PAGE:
• Weaning. It's sometimes easier to quit smoking if you stop gradually. So if you usually smoke two cigarettes after meals, try to smoke only one; if you smoke every hour, try to stretch the time to every two or three hours. People who have successfully weaned themselves often advise using little tricks. For instance, instead of having a lighter, they switch to matches, which might be less convenient. Or, rather than keeping cigarettes handy in a pocket or purse, they may leave them in a cupboard, which means making a special trip to get the cigarettes. They also might smoke half a cigarette instead of a whole one. Whatever trick you use, if it helps cut down on cigarettes, then you're already on your way to being an ex-smoker.
  • Therapy and support groups. For that added boost, you might try seeing a therapist who specializes in smoking cessation. Some people find that support groups or even hypnotists have helped them break the habit. If you think one of these tactics might give you an edge on nicotine, go for it!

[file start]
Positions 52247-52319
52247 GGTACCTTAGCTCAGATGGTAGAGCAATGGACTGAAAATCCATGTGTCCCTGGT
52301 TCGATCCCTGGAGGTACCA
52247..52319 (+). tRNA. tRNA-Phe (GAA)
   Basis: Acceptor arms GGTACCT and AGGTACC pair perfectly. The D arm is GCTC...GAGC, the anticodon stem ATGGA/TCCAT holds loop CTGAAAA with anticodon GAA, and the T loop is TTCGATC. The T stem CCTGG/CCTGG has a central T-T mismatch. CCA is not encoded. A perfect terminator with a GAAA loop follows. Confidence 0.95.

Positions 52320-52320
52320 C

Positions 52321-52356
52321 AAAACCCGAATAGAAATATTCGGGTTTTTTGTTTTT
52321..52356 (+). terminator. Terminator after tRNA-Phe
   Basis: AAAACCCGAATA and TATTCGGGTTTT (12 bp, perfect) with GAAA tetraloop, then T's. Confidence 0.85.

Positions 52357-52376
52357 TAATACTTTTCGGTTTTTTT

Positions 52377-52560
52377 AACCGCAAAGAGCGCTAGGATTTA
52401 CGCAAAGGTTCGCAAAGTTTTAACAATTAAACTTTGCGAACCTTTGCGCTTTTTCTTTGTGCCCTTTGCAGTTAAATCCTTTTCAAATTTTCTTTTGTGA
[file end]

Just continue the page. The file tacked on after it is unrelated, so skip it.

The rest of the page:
• Medical treatment. Several products are on the market now, most of which involve nicotine replacement to cope with the withdrawal symptoms that can accompany stopping smoking. Most also have support materials and programs in place to help you stick to the treatment. Ask your doctor or pharmacist which options are best for you.

Managing with medications

A variety of medications can help you quit smoking. These medications can help reduce withdrawal symptoms associated with quitting smoking.

Nicotine replacement therapy is the most common type of medication and can be bought without a doctor's prescription. This is designed to cut down on cravings by gradually reducing the dose of nicotine during the quitting period. Gums, patches, inhalers, oral sprays, or lozenges ease withdrawal symptoms by providing your body with nicotine without delivering all the other substances that come with cigarettes – such as tars and toxins known to cause cancer.